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Here are a couple after photos using Buff magic and pro polish. It sounds like buff magic and the 3m product are the same or similar. It was explined to me the buff magic was similar to jewlers rouge as it starts aggresive and wears down to a fine buff. The hull was chalkey when I started.
http://s1075.beta.photobucket.com/user/curt5962/media/Polished%20hull/polishedboat003.jpg.html#/user/curt5962/media/Polished%20hull/polishedboat003.jpg.html?&_suid=136191678935504569520105013801
 

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Here is the only photo of my old boat with poly glo finish. The current owner is a member here he can tell you how it is holding up for him or held up :)
http://s1075.beta.photobucket.com/user/curt5962/media/15t001.jpg.html?sort=6&o=1#/user/curt5962/media/gelcoatrepairs001.jpg.html?sort=6&o=2&_suid=13619182285470404019350265956
 

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I just checked the links I attached and I hope they work it is difficult for me to attach photos on this forum. I blame the 70s :cool:
 

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thanks for the help. :) i guess now the question is what product will last longer buff magic and pro polish or poli glow? also would i have to buff with another product before i use poli glow or could i just use that?
 

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Along with the poly glo comes an cleaner that works great on the oxcidation (they sell a stronger oxcidation remover but I havent needed it) and a scub pad. Spray on and scrub a little let dry and apply finish. It takes several coats to get there I have done up to eight but it goes on like water. If you are looking to get a better than factory finish buff magic and pro polish is the way to go. If you want a easy durable finish poly glo works fine. Dont get the poly glo on your stainless it looks like a run in varnish. Just my opinion.
 

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I'm fairly confident that Polyglo justs put a polymer barrier over the oxidized gelcoat and doesn't remove much.. I would not use it on anything I care about..

PIB's method is the correct way to really bring back gelcoat to factory new.. If it isn't crazed or in horrible shape, you shouldn't have to wet sand..

My Gordon 16' is black and the gelcoat was looking a little dull when I bought it 2 years ago.. I used an straight orbital buffer (not the random orbital, that takes twice as long to do the job) with Buff Magic and then applied 2 coats of Rejex, waiting 24 hours between coats.

This method made my black gelcoat look factory new.. This year I just used a light automotive polish, and applied 2 more coats of Rejex..

My 2005 Gordon Waterman shines like new..

Here's what I did:
1) Washed the entire boat with dawn dish detergent to remove the old wax.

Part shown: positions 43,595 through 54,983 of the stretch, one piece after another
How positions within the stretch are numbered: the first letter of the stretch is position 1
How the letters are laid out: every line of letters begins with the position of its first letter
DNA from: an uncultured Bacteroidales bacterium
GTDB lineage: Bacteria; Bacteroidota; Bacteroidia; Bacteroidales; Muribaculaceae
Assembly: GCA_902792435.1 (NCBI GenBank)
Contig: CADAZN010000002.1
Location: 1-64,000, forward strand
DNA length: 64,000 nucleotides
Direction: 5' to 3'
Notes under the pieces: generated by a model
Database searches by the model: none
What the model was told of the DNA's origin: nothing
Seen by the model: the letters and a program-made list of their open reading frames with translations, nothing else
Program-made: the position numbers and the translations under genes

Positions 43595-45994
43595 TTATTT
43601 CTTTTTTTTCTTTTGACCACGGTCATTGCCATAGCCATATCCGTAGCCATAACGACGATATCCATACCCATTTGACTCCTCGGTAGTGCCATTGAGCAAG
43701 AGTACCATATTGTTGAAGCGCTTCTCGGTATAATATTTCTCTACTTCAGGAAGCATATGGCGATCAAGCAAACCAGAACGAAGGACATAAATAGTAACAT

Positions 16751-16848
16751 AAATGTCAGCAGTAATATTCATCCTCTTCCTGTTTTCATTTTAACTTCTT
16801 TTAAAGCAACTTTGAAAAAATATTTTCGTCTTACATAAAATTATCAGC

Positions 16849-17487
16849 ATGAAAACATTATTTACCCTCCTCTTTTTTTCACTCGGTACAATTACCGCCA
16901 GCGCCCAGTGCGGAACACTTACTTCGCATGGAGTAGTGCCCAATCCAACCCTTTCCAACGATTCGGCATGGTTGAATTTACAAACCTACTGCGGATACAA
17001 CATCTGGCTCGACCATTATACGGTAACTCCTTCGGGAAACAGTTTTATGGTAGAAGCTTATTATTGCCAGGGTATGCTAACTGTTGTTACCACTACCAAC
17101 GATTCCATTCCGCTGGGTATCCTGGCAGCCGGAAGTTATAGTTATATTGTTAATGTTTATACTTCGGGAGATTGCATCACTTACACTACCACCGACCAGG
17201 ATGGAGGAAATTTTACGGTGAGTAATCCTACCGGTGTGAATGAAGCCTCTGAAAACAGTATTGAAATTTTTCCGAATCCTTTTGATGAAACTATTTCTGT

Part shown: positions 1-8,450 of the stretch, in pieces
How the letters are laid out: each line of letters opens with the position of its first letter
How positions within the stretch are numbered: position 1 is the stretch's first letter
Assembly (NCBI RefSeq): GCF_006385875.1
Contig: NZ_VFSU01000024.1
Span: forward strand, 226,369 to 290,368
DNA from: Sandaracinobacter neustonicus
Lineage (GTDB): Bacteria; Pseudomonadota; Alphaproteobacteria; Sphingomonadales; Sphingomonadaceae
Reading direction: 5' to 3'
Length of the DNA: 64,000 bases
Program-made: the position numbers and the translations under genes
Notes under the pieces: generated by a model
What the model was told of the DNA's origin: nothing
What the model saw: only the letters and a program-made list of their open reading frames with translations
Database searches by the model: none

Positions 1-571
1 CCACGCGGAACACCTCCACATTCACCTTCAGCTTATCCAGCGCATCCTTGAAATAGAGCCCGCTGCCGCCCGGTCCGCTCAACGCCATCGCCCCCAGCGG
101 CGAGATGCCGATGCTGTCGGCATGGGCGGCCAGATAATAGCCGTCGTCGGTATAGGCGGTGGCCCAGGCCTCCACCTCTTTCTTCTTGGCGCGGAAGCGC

2) Wiped the entire hull with rubbing alcohol, changing rags often to make sure my skiff was 100% wax free.
3) Applied Buff Magic per the directions until I achieved the shine I was looking for. Buff Magic starts out like a medium duty rubbing compound and the grit breaks down finer and finer until it is more like a polish... Great Stuff!
4) Removed all traces of the Buff Magic with clean dry rags.
5) Applied one coat of Rejex (Polymer type wax) and buffed with a finishing pad.
6) Applied a second coat 24 hours after the first and buffed again.

Shiny like a new dime!
 

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Brandon, FL
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11,117 Posts
Discussion Starter · #18 ·
Here is where I am. I bought some oxalic acid to get the crap off and some barkeepers friend. I mixed up the acid powder with water, wet it down and sprinkled some barkeepers on and began to scrub. Because I am too fat and lazy to scrub I did it the easy way - I bought one of these http://drillbrush.net/Drill_Brush_Medium_Bristle_Yellow.html. The boat is clean clean clean.

Wondering how much work the hull will take I took a rag and just started rubbing a spot on the hull and the rag was able to put a fair shine where I rubbed. I did not use any compound or anything other that the rag. I do not believe it will be hard to get a good shine with some compound and and the right power tool.

I have a couple spider cracks to fix and then I will get to buffing it out.
 

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Brandon, FL
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11,117 Posts
Discussion Starter · #20 ·
I will do my best. I already have the hull cleaned no there won't be any true "before" pics.

But I can paint a picture for you. Been sitting uncovered under huge oak and hickory trees for 18 months. So by the end of six months the boat had "grown" a cover of leaves and sticks and nuts.